Mastering Tutorial: Part Six – Running Parts
The final process in the mastering stage doesn’t involve processing the audio at all. Mike Hillier readies his printer.. The final step of mastering comes once all the tracks for the release are processed and (usually) rendered, and involves the transfer of the final files to the release medium. In the case of a digital […]
The final process in the mastering stage doesn’t involve processing the audio at all. Mike Hillier readies his printer..
The final step of mastering comes once all the tracks for the release are processed and (usually) rendered, and involves the transfer of the final files to the release medium. In the case of a digital download, this can be quite simple, involving little more than converting the file into whichever format is required by the digital store you are releasing through. But for CD, vinyl or cassette, this process can involve quite a few extra steps.
For downloads, the mastered files simply need to be converted to the relevant formats and checked. The final mastered format should be the highest quality available. This is usually 32-bit WAV at the sample-rate the track was recorded at.
While increasing the bit-depth can be advantageous in mastering, you should only increase the sample-rate if you’re running the audio out through analogue hardware. There’s no advantage to converting a 44.1kHz file to 96kHz or 192kHz if all processing is done in the box, but plenty of headaches will be incurred – not least the additional disk space required.
As a rule, it’s best to provide the client with the ‘archive master’ at full resolution, alongside 24-bit, full sample-rate and 16-bit/44.1kHz dithered versions. This will future-proof the master for any potential digital formats, while also providing a 24-bit version for most online stores and a 16-bit version for older stores. Don’t forget to clearly name each file.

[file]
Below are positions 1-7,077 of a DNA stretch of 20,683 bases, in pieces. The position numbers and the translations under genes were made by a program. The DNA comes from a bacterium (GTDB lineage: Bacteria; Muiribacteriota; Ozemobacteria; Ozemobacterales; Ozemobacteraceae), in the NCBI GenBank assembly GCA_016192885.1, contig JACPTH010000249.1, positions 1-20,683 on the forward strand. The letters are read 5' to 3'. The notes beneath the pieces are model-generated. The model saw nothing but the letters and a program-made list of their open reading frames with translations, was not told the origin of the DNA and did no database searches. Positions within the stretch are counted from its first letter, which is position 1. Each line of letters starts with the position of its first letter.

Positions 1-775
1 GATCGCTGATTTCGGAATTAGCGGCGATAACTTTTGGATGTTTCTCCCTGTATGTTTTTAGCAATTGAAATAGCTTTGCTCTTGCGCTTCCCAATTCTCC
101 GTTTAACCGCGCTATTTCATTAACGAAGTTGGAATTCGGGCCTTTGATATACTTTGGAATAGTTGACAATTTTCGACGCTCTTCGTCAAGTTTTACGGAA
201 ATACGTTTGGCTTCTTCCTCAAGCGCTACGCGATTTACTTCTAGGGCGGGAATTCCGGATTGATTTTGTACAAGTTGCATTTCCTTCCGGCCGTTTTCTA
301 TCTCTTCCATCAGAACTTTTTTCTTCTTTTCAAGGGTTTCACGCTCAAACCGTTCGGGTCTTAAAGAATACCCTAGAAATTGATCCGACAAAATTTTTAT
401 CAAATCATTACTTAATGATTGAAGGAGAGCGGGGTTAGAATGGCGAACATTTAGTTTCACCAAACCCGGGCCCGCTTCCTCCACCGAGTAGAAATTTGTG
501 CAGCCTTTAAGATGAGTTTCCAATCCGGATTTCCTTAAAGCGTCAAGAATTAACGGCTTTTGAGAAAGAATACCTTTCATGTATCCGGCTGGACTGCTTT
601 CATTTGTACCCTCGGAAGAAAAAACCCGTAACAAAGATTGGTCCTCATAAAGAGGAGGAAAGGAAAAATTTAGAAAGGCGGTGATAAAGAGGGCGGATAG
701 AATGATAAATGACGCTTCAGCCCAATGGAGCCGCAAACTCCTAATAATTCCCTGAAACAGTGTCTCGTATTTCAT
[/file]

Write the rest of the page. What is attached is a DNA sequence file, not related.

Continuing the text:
Some clients may also request an mp3, which we usually supply at 320kbps fixed bitrate unless an alternative is requested. The mp3 should be converted from the archive master, and not one of the second-generation dithered files.
The final format for most CDs is now the DDPi format, which contains all the information necessary to print Red Book-standard audio discs, complete with the running order, gaps, and any additional metadata embedded in the disc.
The alternative is to print a Gold Master disc, although this is becoming increasingly less common. Some DAWs, such as PreSonus Studio One, can export DDPi files already, while others require additional plug-ins such as the HOFA CD-Burn suite. Many mastering engineers, however, prefer to use dedicated mastering suites such as Steinberg WaveLab, DSP-Quattro or Prism Sound SADiE.
Vinyl and Cassette
For analogue masters, the final playlist should be bounced down as two stereo files, one for each side of the analogue medium. These files should contain all the tracks for each side, with any gaps embedded in the audio. Like the archive master, these files should be provided at full resolution to whoever is printing the analogue copies.
Focus On Dithering
Dither should always be applied whenever you move from one bit-depth to a lower bit-depth; for example, when rendering a 24- or 32-bit file down to 16-bit. This process adds very low-level noise which randomises the quantisation errors which are otherwise frozen in the audio signal. The result is paradoxically a cleaner signal.
Step-By-Step: Using HOFA CD-Burn & DDP Plug-in
1:If you’ve been working through the previous workshops, you should have five mastered tracks to work with. Line them up how you’d like to hear them in your DAW, with the HOFA CD-Burn & DDP plug-in as the last plug-in on the master channel. Leave gaps or fades between songs.
2: In the HOFA plug-in, create a new CD project and then bounce the full session to a single audio file. The bounce must start at 0:00 on the DAW timeline. In the export settings, export as a 16-bit 44.1kHz audio file. If your audio isn’t dithered, add a dither to the master buss.
3: HOFA will ask where the new file has been placed, so navigate to the newly bounced audio and direct HOFA to the file.
4: The HOFA plug-in will now reference the new audio file, and place markers corresponding to the tracks in your session. If, like here, it misses any, be sure to enter new Track Start positions for the missing tracks. Check each of the track markers in turn to be sure they match up.
5: Enter the album metadata into the HOFA CD-Burn & DDP plug-in. Make sure you spellcheck all the song and album titles as well as artist names, and triple-check any UPC/EAN or ISRC codes you are embedding.
6: The final task left is to render the DDP to a folder and send it to the client.
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